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Greg House
Guest
Posts: n/a
 
      08-10-2007
On Thu, 09 Aug 2007 20:06:19 +1200, Lawrence D'Oliveiro <(E-Mail Removed)_zealand> wrote:

>In message <(E-Mail Removed)>, Greg House
><(E-Mail Removed) wrote:
>
>> A friend needs to backup XP systems files...

>
>Note that backing up your XP installation is a violation of the licence
>agreement
><http://groups.google.co.nz/groups?selm=f7sp40$1dn$(E-Mail Removed)>.




Not here it isn't..


 
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Greg House
Guest
Posts: n/a
 
      08-10-2007
On Fri, 10 Aug 2007 11:50:15 +1200, "Nik Coughlin" <(E-Mail Removed)> wrote:

>Greg House wrote:
>> A friend needs to backup XP systems files and User Data files to a
>> external USB HD..

>
>http://www.megaleecher.net/Free_Acronis_True_Image
>




This is a Total Joke...


 
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Malcolm J Lewis
Guest
Posts: n/a
 
      08-10-2007
On Sat, 11 Aug 2007 08:25:45 +1200
Greg House <(E-Mail Removed) wrote:

> On Fri, 10 Aug 2007 10:54:05 +1200, "PeeCee" <(E-Mail Removed)> wrote:
>
> >
> >"Greg House" <(E-Mail Removed)> wrote in message
> >news:(E-Mail Removed).. .
> >>
> >>
> >>
> >> A friend needs to backup XP systems files and User Data files to a
> >> external USB HD..
> >>
> >> What should he get
> >>
> >> Norton's Ghost 12
> >>
> >> Norton's Back & Restore
> >>
> >> Macaronis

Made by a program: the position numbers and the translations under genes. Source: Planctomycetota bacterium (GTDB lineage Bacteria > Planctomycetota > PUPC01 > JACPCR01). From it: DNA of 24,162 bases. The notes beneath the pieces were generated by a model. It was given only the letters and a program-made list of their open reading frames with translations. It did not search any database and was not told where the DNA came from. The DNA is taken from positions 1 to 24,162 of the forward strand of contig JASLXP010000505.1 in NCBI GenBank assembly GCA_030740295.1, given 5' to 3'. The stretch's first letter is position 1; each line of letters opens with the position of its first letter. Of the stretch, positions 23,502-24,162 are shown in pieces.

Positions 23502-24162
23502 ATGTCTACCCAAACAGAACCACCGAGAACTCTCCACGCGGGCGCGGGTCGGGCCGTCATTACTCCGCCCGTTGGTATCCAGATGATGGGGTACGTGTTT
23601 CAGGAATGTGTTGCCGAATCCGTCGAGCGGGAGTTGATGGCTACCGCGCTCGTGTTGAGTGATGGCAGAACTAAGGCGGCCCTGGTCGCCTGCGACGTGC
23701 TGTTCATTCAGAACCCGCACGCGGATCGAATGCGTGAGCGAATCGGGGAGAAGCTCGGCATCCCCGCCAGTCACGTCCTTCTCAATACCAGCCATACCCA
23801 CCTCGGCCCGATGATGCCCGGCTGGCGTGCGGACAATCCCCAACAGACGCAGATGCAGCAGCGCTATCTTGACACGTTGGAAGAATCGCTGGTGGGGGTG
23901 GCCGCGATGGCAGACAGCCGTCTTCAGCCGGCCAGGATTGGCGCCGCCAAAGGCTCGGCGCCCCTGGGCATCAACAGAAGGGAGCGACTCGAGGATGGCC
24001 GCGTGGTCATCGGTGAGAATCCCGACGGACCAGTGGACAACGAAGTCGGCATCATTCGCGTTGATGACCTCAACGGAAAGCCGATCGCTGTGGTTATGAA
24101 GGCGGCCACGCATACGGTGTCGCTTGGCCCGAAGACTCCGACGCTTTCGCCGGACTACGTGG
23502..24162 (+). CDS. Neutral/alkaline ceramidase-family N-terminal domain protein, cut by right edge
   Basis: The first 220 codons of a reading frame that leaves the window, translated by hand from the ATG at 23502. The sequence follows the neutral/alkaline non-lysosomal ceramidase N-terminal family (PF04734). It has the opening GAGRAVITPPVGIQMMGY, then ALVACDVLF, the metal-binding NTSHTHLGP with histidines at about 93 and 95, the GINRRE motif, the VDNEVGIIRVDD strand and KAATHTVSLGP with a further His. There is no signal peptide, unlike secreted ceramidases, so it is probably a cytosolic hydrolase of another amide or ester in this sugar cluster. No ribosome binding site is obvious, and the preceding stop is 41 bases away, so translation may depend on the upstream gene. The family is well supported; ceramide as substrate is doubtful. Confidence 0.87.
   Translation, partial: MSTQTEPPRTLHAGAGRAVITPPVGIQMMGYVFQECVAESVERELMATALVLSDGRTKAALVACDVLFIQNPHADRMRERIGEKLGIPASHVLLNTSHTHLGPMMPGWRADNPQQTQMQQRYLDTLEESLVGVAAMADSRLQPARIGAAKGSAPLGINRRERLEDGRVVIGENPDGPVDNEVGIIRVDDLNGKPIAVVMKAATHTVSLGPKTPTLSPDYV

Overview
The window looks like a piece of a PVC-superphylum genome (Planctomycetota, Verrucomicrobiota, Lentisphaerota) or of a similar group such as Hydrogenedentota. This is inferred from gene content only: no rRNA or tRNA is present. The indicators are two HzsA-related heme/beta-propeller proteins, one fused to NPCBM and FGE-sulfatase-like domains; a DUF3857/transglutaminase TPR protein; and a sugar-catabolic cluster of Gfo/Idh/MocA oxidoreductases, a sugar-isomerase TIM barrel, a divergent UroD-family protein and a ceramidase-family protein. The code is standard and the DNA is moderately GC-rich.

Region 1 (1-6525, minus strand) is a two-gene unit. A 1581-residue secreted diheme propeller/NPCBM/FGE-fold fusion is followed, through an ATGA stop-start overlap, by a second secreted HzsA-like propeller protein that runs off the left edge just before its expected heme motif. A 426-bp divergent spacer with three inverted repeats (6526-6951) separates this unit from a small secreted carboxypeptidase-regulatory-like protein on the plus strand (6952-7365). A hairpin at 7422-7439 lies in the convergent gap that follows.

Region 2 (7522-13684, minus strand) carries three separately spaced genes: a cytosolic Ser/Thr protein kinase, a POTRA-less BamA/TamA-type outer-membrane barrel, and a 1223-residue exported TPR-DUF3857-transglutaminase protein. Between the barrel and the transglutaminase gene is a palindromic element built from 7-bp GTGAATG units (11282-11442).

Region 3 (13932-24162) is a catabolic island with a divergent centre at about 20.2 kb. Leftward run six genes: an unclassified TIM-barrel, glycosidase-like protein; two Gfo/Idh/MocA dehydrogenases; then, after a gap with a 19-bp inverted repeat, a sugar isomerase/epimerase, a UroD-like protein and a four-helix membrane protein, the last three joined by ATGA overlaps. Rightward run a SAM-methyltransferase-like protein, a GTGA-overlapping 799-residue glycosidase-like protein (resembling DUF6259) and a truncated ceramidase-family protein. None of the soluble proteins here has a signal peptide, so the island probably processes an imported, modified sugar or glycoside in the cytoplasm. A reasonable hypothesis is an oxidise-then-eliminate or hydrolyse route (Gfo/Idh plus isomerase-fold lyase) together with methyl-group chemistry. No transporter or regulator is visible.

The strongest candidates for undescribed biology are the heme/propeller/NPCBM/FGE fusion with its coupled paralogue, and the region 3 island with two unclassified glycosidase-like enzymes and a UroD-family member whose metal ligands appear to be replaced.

> >>
> >>
> >> Or Paragon
> >>
> >> From memory some of these will backup XP OS files on the fly..
> >>
> >> What is the easiest to use and the most reliable.
> >>
> >>
> >> Must not run in DOS mode..
> >>
> >>
> >>
> >> These was a article about this some time back but I can't seem to
> >> find it..
> >>
> >>

> >
> >Greg
> >
> >I have used Acronis TI thru to version 8 personal (or SE or whatever
> >the 'lite' version is)
> >Successfully ran from XP and created boot disk & image disk.
> >
> >Never used it to restore a corrupted/dead hard drive, but some
> >practice runs wouldn't restore with an earlier version but versions
> >7 & 8 worked just fine.
> >
> >I would comment that while image backups can be fine for a speedy
> >recovery of a downed system the negatives are:
> >The larger storage capacity required.
> >The time taken to do the image, which frequently runs into hours.
> >Productivity loss's because it pays not to have anything open while
> >the image is created = can't use PC
> >Image carries all the baggage flaws & detrius present at the last
> >imaging.
> >
> >A more practical restore strategy is to Image the drive with all the
> >apps & settings the user wants as standard while the PC is know to
> >be running clean.
> >Store this 'clean' image then set up a backup that collects all the
> >'data' that the user creates from this point on.
> >eg My Documents, emails, addressbook, Favourites, Accounting data